A new Queer in STEM starts soon!

There’s big news today at the Queer in STEM project site: we’re about to launch a new iteration of our online survey. Queer in STEM 2.0 is happening thanks to Joey Nelson, a PhD candidate in geosciences at Stanford, who approached us last fall about developing a new study to build on what we’ve learned from the first Queer in STEM survey. He had some great ideas for new questions to tackle:

Do LGBTQ-identified people remain in the closet in STEM workplaces mainly because they feel a lack of support, or because STEM workplace cultures discourage discussion of personal lives outside the lab? How do LGBTQ-identified colleagues, mentors, and role models affect their careers? Does being “out” in the workplace affect their research productivity?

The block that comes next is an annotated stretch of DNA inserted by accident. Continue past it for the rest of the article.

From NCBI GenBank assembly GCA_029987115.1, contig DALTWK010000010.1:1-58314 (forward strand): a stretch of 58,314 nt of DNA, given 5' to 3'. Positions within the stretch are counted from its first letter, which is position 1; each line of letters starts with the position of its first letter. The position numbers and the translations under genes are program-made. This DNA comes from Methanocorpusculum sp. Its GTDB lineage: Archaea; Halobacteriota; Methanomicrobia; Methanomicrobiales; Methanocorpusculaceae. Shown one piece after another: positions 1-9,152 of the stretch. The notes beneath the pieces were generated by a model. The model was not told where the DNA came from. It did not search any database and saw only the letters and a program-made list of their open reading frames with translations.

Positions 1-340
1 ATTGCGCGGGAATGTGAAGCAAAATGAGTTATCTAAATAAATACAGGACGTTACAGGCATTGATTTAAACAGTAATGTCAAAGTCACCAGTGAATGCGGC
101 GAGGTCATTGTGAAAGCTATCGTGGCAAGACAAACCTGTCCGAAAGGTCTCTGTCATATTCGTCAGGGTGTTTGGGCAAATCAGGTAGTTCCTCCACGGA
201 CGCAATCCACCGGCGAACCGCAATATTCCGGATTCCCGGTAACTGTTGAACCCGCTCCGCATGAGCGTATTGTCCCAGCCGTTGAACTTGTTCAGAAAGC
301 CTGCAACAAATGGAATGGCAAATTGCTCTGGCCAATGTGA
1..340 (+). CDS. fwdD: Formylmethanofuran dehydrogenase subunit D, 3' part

Queer in STEM 2.0 aims to answer these questions with a new online survey designed for more specific hypothesis testing. We hope to hear again from participants in the original Queer in STEM survey, and to achieve an even bigger sample from LGBTQ-identified STEM professionals across the U.S. and Canada. Finally, in our biggest innovation from the original study, we will also ask STEM professionals who don’t identify as LGBTQ to answer many of the same questions we will ask LGBTQ-identified participants, to provide a powerful new tool for understanding the survey results: a control sample.